Category Archives: Joy

Small is Huge

Peace LilyRob and Ruth asked if we’d like houseplants they can’t move to their new home.  “Sure!” I responded.  Ruth, with a green thumb and a love for gardening, has a gazillion plants in her home.

While Rob fixed us Saturday brunch, the rest of us walked from room to room, choosing plant after plant for the brand new homeless shelter my husband manages, Compass at First Presbyterian Church of Seattle*.  We loaded 7-foot palms, Christmas cacti in bloom, weeping begonias and Aspidstra; plus tables and artwork, African masks, Peruvian baskets, and two bags of clothing into our pick-up.  The stark white, newly renovated rooms of the shelter need softening.  These would make a good start.

Of the four of us, only Mark realized how much this would mean to the shelter guests.

When we arrived at the shelter, guests emptied the truck in minutes.  One guest with a horticultural degree called each plant by its botanical name as it came in the door.  Another was reminded of the Christmas cacti that filled the deck of her childhood home in California.  A man whose calligraphy decorates the dining area brainstormed where to hang a large, colorful Picasso.  Yet another removed a safari shirt from a bag and, beaming, told me, “This is my Christmas present.”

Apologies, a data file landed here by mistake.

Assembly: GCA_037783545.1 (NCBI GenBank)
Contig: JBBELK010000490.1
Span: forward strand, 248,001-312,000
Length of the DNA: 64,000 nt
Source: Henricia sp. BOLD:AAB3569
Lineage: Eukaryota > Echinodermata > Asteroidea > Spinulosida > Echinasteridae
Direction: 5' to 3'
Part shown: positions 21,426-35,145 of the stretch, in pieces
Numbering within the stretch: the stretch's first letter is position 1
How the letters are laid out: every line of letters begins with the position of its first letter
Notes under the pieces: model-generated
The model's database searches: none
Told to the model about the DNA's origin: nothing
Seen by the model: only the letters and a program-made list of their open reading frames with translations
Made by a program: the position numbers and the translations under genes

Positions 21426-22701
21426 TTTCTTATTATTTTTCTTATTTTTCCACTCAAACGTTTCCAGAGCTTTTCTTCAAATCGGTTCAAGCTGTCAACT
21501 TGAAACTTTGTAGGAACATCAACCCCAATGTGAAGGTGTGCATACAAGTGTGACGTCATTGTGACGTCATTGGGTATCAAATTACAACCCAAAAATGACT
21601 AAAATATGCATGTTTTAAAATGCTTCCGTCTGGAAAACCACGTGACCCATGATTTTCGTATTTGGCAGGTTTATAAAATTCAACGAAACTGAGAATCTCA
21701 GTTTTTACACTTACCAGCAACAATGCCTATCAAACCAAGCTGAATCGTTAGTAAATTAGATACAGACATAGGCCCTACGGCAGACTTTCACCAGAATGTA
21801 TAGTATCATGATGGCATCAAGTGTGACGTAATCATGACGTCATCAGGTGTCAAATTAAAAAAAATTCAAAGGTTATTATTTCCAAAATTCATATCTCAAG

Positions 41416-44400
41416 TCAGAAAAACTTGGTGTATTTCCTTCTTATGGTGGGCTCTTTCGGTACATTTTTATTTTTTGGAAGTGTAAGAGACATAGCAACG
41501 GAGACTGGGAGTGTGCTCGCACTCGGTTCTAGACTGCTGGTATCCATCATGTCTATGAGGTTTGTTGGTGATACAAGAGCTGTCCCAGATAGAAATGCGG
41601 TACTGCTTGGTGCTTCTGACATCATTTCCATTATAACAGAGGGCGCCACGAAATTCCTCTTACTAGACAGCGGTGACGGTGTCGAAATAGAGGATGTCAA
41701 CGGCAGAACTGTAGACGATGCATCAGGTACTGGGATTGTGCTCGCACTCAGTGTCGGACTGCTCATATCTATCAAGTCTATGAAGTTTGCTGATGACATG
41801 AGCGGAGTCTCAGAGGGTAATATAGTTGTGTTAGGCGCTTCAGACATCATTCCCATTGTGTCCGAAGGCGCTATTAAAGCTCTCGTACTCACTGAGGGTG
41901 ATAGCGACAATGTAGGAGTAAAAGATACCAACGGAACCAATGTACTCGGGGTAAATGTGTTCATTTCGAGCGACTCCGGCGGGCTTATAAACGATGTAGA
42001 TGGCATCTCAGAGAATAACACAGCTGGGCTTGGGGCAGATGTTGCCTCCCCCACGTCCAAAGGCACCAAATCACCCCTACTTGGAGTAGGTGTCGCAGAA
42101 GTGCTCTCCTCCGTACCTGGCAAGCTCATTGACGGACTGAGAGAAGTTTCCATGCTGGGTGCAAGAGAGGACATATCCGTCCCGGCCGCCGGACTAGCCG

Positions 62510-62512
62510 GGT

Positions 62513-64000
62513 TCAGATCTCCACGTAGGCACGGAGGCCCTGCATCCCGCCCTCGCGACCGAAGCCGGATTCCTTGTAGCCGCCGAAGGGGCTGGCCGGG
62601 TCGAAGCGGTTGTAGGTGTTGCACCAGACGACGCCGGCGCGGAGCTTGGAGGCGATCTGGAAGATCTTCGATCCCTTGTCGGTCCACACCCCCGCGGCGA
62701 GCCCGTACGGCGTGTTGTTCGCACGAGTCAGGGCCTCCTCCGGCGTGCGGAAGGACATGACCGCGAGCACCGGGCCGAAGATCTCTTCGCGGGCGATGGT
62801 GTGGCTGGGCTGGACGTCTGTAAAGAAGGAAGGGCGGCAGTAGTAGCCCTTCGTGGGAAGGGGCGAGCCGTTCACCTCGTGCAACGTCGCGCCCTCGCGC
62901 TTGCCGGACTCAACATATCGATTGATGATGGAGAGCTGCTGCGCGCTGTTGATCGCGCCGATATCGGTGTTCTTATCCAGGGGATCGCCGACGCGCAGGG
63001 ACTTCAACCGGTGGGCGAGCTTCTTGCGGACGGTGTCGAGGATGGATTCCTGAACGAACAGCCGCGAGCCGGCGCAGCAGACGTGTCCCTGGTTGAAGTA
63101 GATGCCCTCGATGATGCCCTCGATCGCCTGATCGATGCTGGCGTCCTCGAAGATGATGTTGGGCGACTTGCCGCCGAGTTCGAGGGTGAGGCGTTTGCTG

As we drove home, we were a stew of conflicting feelings:  joy, humility, and gratitude, horror and rage.  We wiped silent tears and blew our noses.  We were lost for words.  How does one speak of the unabashed joy and gratitude we encountered as we delivered what seemed to us like mere plants?  How does one not feel humbled by the guests’ appreciation for the beauty such seemingly small things bring?  How does one articulate awe at the joy of such folk as they decorate a warm, safe, hope-filled shelter for themselves and future guests?   And how does are society justify throwing away people when they or their circumstances become difficult?

HomelessTents_Seattle_KIRO7_620-620x370The next morning, we brought a second load of plants.  It was like walking straight into a geyser of joy, gratitude, and pride.  Guests showed us plants from the day before which they had trimmed and watered as beautifully as if they were in an expensive nursery and which made the rooms softer and more human.  The shelter was full of hardship, resilience, joy and community.